Expository Essay Writing Explained
An expository essay is a common assignment for students in elementary school as well as in colleges.
Expository essay definition, format, types, structure, and examples are among the most common asked question by the students.
Demystify all the above concern by reading this article to the end.
List of Expository Essay Topics Covered Here
- Expository essay definition
- Types of expository essay
- Unique expository essay structure
- Expository essay structure
- 5 types of expository essays
Expository Essay Definition
An expository essay is defined as a type of essay that requires the writer to probe an idea, elaborate on it, gather evidence, and later present a clear argument about the idea.
Why is Expository Essay referred to as factual?
An expository essay is just an informative piece of writing thus it has to be based on facts.
It is for this reason that an expository essay is referred to be about “factual” to mean it simply presents ideas about a given topic.
5 Types of Expository Essays
There are five types of expository essays come in many forms. Classification of the
“How to” Expository Essays
Expository essays describing procedures or processes. Such essays contain a step-by-step procedure to do a particular task. Common “how to” expository essays are cooking recipe.
Usually, the essay is written following an instruction manual prepared. “How to” essays uses directional verbs when describing a step like “put,” “place,” and “take” among others.
2. Classification Expository Essays
Expository essays categorise a topic into smaller groups and categories. You start with the largest category and later providing examples for the smaller classes.
3. Cause-and-effect Expository Essays
These expository essays describe the relationship between a single-central phenomenon with several effects.
In other cases, cause-and-effect essays may revolve around the possible outcome of future events.
Common topics in cause-and-effect essays include an event, environmental activity, personal decision among others.
4. Compare and Contrast Expository Essays
Expository essays that explore the similarity or differences in attributes between two or more topics. Comparison refers to the similarity while contrast refers to the disparity.
There are two main formats of writing compare and contrast essays as follows.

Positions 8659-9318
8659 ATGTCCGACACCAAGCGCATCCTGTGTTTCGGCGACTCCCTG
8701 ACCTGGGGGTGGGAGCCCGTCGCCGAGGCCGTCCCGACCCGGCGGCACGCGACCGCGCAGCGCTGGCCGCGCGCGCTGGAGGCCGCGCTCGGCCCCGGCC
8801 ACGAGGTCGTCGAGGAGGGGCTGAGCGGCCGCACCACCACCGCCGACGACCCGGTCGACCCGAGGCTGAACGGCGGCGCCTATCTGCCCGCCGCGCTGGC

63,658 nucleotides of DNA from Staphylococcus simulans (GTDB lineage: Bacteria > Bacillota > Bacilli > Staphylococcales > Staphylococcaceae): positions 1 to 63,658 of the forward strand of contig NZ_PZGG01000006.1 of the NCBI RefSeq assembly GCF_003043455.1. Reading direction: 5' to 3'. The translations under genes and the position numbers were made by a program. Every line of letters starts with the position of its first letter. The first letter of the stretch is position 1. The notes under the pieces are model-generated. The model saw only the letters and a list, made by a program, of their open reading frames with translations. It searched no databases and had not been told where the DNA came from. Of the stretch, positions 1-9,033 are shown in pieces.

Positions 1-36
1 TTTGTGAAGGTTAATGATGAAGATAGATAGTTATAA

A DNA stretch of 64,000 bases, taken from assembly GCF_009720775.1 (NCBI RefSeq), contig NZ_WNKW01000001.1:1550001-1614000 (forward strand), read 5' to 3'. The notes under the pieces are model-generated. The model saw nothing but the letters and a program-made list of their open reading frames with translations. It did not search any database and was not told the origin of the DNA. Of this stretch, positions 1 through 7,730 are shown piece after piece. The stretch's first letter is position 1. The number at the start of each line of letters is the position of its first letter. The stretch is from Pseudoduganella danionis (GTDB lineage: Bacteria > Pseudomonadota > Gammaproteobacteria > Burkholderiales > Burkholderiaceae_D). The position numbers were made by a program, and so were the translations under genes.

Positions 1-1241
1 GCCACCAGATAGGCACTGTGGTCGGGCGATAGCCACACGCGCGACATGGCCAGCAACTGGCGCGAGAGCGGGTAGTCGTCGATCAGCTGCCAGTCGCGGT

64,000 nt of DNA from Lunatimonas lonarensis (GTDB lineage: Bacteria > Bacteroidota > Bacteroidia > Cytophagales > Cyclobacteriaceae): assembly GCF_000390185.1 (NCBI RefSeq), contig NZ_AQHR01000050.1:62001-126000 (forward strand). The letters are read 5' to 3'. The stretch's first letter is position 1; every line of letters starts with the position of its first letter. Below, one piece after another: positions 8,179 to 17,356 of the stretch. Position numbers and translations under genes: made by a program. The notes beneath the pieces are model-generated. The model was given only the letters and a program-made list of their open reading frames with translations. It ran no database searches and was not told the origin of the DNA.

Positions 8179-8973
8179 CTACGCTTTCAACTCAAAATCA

- Point-by-point format: the essay is divided into several sections with subcategories. For example, if we have saloon cars and tractors under the vehicle section, subcategories may include engine size, use, and registration categories, among others. In most cases, it is in a table form with similarities and contrast being on individual columns.
- Subject-by-subject format: here, an expository essay is in paragraph format. On paragraph describes the attributes of a saloon car and another paragraph elaborating attributes of a tractor.
5. Definition Expository Essays
These are expository essays that explain the meaning of a concept or a phenomenon that is not very easy to define. The topic may be either an abstract term such as warfare or a concrete term as a forest.
Do’s and Dont’s in Expository Essay Writing
- Provide clear evidence. Ensure your narrative essay contain factual evidence that is logical and verifiable.
- Use third person pronoun: Expository essays talk about events, people, situations, or items. In that regard, no personal experience is of interest. Therefore, a good expository essay uses “them,” “they,” “she,” “it,” among other third-person pronouns.
- Avoid Slang terms: Since expository essays are formal by nature, use of slang is inappropriate. For instance, using terms like feeling Blues (Sadness) and Give a ring (Call) for Americans English. Also, blinding ( Excellence) and corker (Outstanding) in U.K. English.
- Ensure No first person or feelings: You should always write your expository essay based on the facts. Therefore, personal emotions do not count. Third person pronouns are, therefore, used when writing an expository essay.
- Five-paragraph Length: Expository essays are short and precise. Visit five-paragraph essay for more details.
5 Steps in writing an expository essay
To write a competitive essay calls for a thorough preparation to avoid common mistakes in writing an expository essay. Below are the 3 main steps in writing an outstanding essay.
- Brainstorm your expository essay: A good expository essay begins with brainstorming the main idea or topic. Collect and list the main points. Finally, develop an outline by classifying the ideas into paragraphs. A good expository essay is composed of five paragraphs.
- Drafting an expository essay: Elaborate the outline developed in step one above into paragraphs. Start every paragraph with a topic sentence that will guide you throughout the paragraph. Ensure the three body paragraphs are talking about different ideas. Let the conclusion paragraph enhance the thesis statement stated in the introduction paragraph.
- Revise your expository essay: At this stage, the author corrects mistakes and reorganizes assay in a presentable manner. The author should determine whether:
- The content is biased in any way
- The expository essay communicate ideas clearly
- Find out if there is paragraph sprawling through the introduction of unnecessary content during writing
- Verify if the transition between paragraphs is logical
Revise the topic sentence or the paragraph content to match the topic sentence.
- Proofread your expository essay: Ensure that your essay has no grammatical errors and has 0% plagiarized. Identify and correct all grammar mistakes. Similarly, rewrite run-on sentences and sentence structure. Correct any spelling mistakes as well.
- Give a third party to proofread: No writer is perfect. Give your expository essay to a friend, colleague, or mentor for correction. Deliberate on the changes noted and edit accordingly. Your expository essay is ready for submission.